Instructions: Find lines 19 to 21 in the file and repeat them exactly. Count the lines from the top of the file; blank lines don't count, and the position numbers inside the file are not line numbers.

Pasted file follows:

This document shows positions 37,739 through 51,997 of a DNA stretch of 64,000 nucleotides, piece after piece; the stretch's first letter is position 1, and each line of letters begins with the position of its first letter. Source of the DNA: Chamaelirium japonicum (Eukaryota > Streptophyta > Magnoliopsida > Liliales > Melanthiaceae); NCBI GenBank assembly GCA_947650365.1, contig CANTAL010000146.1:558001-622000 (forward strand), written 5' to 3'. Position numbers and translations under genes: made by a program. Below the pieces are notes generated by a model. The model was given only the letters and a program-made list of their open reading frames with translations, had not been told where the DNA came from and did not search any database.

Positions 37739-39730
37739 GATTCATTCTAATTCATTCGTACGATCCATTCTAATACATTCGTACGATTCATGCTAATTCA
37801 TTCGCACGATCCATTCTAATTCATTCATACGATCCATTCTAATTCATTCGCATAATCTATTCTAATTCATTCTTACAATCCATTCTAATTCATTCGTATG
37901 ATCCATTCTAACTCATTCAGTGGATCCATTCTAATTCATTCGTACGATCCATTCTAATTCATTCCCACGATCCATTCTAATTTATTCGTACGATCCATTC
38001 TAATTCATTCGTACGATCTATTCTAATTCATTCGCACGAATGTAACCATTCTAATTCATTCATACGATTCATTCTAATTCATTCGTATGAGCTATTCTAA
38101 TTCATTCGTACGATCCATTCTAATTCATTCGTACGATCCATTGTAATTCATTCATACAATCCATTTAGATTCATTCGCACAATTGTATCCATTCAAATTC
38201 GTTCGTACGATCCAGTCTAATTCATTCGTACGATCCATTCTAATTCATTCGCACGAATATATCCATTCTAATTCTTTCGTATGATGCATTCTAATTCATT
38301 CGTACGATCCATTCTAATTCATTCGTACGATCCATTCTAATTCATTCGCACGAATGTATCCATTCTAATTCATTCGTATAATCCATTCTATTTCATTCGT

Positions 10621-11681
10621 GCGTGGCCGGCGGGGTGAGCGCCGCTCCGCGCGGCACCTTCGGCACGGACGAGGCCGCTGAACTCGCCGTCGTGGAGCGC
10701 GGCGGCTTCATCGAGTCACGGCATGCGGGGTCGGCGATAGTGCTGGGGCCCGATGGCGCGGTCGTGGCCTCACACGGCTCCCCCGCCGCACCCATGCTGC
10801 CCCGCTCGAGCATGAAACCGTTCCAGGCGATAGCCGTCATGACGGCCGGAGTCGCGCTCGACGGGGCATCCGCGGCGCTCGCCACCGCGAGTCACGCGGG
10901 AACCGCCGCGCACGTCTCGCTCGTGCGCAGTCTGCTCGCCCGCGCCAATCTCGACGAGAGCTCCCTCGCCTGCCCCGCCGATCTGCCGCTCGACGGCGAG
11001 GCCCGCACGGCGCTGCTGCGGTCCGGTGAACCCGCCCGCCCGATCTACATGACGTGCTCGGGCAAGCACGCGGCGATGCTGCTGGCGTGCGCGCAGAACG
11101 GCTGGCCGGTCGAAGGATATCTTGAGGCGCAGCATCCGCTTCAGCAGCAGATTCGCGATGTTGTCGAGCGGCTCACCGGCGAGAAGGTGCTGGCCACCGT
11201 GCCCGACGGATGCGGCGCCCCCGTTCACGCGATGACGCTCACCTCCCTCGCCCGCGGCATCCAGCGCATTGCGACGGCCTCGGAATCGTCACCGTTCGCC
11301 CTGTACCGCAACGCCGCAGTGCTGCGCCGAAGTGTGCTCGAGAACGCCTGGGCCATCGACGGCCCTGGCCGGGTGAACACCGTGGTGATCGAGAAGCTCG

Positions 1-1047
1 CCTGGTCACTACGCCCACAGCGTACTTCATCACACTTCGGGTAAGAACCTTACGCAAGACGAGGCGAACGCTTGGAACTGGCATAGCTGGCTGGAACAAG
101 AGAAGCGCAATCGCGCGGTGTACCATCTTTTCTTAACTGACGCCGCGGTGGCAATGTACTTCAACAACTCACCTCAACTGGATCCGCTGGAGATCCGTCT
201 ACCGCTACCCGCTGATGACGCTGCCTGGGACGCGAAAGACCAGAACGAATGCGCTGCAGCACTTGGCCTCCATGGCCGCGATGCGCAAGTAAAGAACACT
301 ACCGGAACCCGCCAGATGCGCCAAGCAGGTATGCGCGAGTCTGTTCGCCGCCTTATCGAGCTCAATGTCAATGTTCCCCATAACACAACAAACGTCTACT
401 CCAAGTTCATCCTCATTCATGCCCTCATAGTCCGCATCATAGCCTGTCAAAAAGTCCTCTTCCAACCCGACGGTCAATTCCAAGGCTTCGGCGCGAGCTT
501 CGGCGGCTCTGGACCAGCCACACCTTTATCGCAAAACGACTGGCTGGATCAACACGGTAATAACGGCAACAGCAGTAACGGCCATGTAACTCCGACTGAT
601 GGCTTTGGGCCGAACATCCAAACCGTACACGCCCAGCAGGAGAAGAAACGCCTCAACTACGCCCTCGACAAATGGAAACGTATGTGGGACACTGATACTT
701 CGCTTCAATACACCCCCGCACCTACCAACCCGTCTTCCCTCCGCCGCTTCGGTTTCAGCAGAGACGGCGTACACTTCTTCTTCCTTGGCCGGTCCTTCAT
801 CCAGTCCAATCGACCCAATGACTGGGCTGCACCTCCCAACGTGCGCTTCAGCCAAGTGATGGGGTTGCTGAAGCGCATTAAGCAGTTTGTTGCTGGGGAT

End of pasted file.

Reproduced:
Positions 1-1047
1 CCTGGTCACTACGCCCACAGCGTACTTCATCACACTTCGGGTAAGAACCTTACGCAAGACGAGGCGAACGCTTGGAACTGGCATAGCTGGCTGGAACAAG
101 AGAAGCGCAATCGCGCGGTGTACCATCTTTTCTTAACTGACGCCGCGGTGGCAATGTACTTCAACAACTCACCTCAACTGGATCCGCTGGAGATCCGTCT